Day 181: Liberate

Tonight I was in the middle of writing a rather self-reflective blog entry when suddenly, I was called to action: something big was rustling about in the trashcan outside.

My wife brought me around to the side of the house to investigate. And there we found the culprit, poking his nose just over the rim of the trashcan: a baby possum.

There’s nothing “cute” about a possum, least not in my book. But I will make an exception for this little guy. He couldn’t have been much more than a foot long from nose to tale, and he still had a fluffy juvenile coat.

I think my wife and I shared the same first (and bad) instinct: Ooh, let’s pick him up! Don’t worry, we didn’t. I have to say, though: he did seem pretty docile and not at all intimidated by two big, scary humans staring at him and shining lights in his eyes. For a wild animal, he seemed rather well adapted to city life.

I found a stick and gently scooped under his belly, lifting him just enough to allow him to crawl out of the trashcan and scurry away.

I have no idea what this little encounter with “urban wildlife” has to do with living simply and deliberately. I will leave it to you to work out if it is symbol of or allegory for some higher law.

No, unlike Thoreau and his woodchuck, I was not “strongly tempted to seize and devour him raw“; I do regret, though, that in all of the excitement, I didn’t think to snap a picture, even though I was already pointing my phone at him as a flashlight!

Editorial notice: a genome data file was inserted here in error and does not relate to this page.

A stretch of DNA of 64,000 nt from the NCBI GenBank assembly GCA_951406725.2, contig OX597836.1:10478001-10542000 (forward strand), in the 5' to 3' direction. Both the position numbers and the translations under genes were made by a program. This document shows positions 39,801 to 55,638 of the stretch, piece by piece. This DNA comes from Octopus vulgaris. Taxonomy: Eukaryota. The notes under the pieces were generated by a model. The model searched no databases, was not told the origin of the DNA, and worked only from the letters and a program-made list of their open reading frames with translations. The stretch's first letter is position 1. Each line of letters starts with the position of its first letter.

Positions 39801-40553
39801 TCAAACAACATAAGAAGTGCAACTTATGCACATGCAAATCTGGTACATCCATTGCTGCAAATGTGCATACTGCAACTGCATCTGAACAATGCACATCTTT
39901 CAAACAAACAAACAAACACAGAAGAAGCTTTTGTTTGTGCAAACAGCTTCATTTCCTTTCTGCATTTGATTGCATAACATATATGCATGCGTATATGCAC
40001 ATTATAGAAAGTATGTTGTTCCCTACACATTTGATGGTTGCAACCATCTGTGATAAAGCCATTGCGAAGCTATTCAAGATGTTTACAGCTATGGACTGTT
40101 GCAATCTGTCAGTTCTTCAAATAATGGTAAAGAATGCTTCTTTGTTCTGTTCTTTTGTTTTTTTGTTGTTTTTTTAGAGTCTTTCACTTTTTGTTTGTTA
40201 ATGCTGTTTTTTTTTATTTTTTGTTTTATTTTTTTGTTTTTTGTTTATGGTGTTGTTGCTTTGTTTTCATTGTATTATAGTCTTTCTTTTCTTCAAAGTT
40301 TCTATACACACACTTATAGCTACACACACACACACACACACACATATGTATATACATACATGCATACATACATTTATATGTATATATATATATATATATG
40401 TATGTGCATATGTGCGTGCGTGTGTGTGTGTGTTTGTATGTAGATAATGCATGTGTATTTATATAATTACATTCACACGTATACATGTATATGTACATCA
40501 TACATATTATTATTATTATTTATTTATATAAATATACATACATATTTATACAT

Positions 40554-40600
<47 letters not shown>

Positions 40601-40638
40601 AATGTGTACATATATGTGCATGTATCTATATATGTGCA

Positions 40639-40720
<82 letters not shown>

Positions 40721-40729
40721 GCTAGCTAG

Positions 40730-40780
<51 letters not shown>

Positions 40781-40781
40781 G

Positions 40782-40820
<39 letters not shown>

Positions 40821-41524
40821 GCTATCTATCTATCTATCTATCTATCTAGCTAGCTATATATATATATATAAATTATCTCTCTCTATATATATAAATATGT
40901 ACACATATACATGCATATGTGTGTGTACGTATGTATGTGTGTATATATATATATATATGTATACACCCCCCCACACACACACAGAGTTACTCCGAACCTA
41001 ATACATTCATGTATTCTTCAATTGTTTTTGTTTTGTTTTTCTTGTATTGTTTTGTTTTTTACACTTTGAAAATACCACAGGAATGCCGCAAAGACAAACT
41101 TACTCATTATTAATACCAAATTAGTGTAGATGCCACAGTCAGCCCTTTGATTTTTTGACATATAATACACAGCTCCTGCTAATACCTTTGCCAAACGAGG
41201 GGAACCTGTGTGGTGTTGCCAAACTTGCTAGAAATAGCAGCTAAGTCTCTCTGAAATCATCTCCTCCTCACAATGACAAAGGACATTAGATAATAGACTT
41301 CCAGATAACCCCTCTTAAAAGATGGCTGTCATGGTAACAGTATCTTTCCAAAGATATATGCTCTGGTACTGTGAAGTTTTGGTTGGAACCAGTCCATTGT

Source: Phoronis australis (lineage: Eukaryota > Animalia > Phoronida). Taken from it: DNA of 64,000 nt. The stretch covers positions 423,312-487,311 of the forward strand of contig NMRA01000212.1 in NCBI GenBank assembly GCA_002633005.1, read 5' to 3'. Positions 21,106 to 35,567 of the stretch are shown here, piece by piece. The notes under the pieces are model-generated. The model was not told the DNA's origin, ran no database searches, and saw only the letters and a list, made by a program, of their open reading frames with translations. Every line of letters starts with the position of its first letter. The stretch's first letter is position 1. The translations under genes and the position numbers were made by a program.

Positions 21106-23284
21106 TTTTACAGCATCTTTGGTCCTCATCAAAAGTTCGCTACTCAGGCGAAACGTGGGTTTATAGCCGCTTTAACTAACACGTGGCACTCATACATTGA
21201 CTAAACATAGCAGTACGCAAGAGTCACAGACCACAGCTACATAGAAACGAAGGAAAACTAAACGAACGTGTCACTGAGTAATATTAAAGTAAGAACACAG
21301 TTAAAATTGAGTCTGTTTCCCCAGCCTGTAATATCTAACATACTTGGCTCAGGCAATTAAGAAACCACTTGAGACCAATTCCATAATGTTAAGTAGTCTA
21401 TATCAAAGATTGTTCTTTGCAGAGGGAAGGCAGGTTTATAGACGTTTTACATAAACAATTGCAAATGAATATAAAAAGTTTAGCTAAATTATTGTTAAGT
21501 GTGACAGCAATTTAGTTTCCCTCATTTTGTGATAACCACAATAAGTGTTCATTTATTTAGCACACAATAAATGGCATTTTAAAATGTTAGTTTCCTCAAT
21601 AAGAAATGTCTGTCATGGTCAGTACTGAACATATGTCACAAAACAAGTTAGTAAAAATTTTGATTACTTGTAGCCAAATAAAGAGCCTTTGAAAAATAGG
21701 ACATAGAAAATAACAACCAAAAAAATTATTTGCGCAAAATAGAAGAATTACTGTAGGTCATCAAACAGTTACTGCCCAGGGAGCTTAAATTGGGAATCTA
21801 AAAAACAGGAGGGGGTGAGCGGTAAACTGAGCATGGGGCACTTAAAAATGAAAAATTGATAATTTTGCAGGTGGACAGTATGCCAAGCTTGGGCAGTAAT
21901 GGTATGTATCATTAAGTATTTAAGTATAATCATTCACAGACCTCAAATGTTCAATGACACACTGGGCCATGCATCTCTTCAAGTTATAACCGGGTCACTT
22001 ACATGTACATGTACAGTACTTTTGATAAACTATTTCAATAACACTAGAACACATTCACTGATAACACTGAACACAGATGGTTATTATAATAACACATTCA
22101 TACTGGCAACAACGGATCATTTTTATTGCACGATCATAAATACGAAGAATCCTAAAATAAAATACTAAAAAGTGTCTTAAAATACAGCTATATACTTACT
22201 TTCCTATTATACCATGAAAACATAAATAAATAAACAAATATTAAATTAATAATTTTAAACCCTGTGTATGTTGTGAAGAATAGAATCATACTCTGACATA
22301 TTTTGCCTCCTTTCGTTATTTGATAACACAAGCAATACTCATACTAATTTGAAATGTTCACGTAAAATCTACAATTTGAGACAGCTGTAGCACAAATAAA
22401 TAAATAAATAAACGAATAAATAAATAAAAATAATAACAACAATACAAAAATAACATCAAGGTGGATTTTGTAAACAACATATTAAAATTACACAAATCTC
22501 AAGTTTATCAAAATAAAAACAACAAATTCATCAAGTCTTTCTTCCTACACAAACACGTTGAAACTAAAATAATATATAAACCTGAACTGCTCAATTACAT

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4 Responses to Day 181: Liberate

  1. revdarkwater says:

    Love this … laughing out loud at the picture of cuddling a possum! Did Thoreau ever feel an urge to tame, I wonder?

    • Mark says:

      But it was cute, honest!

      An interesting point regarding Thoreau. The Bean-Field chapter in Walden has a lot of taming in it, that’s for sure. I remember reading a piece several years back about Thoreau’s pursuit of the wild–and how by the time he reached Katahdin, he had found a wilderness that was not only untamable–but ultimately “inhuman” in its scale and scope.

      • revdarkwater says:

        I dimly recall hearing about some research that suggested mammals have some hard-wiring that predisposes us see baby animals with affection … or maybe I dreamed it. But yes … I have a series of pictures of a baby groundhog whose parents are systematically undermining a community garden I help maintain. I cooed all over it nevertheless!

        I remember the sense of happy domesticity in the bean field … also, didn’t he decide to forego it his second summer so he’d have more time for the woods?

      • Mark says:

        Yes, I’ve heard the same thing about the evolutionary advantage of being a cute baby. I think it must work for reptiles too–every seen a baby gator?

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